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Old 04-21-07, 05:54 PM   #1
twobikes
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When you do not have the right tool...

My wife came to be the recipient of a used Wal-Mart mountain bike that she likes. The bearings badly needed adjusting, but I did not have the proper cassette removal tool and did not want to buy one just for this job. So I improvised.

I tapped a screwdriver against the retaining ring on the cassette to loosen it and removed several sprockets and spacers. This gave me enough clearance to reach the locknut on the axle and the top of the spacer collar. There was no way to tighten the locknut against the collar enough to guarantee the bearing cone would not drift into the bearings later, especially given the direction of the cone threads and of rotation on the bearings.

I welded a piece of a 16 penny nail to the side of the spacer collar and filed flats on the other end of the collar. I had to grind the thickness of the nail down a little so the cassette can turn without rubbing on it. But, I was able to get a cone wrench onto the flats of the collar and tighten enough that the bearing cone will not move. Even if it should try to move, the tip of the nail will keep the cone from moving.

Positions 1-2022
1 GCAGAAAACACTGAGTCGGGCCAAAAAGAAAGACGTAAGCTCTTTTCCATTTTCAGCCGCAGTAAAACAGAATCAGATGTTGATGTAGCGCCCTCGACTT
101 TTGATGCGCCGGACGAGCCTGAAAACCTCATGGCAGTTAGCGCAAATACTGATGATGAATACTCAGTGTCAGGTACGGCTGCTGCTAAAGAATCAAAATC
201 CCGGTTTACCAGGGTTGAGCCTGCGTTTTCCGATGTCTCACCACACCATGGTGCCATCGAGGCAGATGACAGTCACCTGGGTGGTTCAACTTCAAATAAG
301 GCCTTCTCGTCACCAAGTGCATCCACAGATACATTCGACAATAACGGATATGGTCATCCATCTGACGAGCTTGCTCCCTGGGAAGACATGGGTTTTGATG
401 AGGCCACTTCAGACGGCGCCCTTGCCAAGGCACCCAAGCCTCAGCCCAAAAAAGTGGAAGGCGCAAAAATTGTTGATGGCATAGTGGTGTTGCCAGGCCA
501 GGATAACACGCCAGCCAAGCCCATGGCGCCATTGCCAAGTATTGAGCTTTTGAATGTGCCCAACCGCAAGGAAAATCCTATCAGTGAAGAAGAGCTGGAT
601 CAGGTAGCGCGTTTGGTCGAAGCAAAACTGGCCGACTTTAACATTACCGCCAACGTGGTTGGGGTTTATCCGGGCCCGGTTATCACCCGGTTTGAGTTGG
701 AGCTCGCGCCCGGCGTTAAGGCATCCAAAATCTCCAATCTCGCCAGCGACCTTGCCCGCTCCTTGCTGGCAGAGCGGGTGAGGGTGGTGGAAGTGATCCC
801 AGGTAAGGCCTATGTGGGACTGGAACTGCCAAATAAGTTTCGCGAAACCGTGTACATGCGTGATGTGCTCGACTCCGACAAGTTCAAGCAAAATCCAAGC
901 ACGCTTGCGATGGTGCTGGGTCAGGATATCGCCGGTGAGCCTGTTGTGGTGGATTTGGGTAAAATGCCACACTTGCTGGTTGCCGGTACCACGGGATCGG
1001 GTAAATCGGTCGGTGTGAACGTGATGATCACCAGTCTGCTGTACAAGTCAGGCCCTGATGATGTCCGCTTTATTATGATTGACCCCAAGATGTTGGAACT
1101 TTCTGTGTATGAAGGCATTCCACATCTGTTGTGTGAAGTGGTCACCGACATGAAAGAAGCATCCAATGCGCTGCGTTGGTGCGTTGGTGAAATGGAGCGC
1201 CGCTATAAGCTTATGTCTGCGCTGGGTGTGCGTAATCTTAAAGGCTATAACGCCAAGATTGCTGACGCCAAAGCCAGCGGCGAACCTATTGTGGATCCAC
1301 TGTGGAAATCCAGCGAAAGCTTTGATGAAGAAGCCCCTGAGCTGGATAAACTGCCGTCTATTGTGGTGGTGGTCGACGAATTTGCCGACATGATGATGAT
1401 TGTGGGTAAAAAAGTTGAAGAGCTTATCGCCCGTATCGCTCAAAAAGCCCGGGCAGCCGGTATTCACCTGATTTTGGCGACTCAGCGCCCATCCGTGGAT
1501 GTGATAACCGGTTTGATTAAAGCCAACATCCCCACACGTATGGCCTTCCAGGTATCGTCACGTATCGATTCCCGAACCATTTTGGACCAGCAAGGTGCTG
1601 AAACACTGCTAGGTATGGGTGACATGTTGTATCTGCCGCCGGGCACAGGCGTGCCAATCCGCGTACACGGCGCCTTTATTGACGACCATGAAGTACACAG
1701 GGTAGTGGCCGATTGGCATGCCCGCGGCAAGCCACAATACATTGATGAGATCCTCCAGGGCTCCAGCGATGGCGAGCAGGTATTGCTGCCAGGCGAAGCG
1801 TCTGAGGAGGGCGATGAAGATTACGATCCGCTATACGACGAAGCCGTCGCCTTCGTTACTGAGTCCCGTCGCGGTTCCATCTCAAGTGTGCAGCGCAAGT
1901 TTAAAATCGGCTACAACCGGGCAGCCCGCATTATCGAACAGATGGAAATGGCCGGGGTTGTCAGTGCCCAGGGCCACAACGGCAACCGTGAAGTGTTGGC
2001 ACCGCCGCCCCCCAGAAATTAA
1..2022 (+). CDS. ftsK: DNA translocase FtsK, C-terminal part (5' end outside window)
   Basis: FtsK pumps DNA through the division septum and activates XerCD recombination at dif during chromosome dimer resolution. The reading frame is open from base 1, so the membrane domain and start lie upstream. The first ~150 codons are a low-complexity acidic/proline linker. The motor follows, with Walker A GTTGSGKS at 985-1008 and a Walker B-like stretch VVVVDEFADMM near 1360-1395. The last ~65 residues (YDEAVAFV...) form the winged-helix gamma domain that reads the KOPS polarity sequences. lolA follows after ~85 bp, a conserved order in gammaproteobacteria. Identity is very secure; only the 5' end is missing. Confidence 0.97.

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Old 04-21-07, 06:01 PM   #2
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??? I though the common method was to use the locknut and cone on the non-drive side. You don't have to touch the drive side at all if you grab the axle when turning the cone.
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Old 04-21-07, 08:29 PM   #3
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Quote:
Originally Posted by DMF
??? I though the common method was to use the locknut and cone on the non-drive side. You don't have to touch the drive side at all if you grab the axle when turning the cone.
I also wanted to take everything apart to clean and regrease the bearings. I already had the axle out before I discovered the cassette tool I have would not work on that bike. That is why I could not do what you suggest. And, my LBS is not so "L", but is over 30 miles away. I could not access the bearing in its mounting ring nor the cone or race. I settled for spraying some WD-40 into the opening above the bearing and pushing new grease through the inside of the hub to the far side with a dowel rod. I used the modification described above to get everything back into working order.

Last edited by twobikes; 04-23-07 at 07:04 AM.
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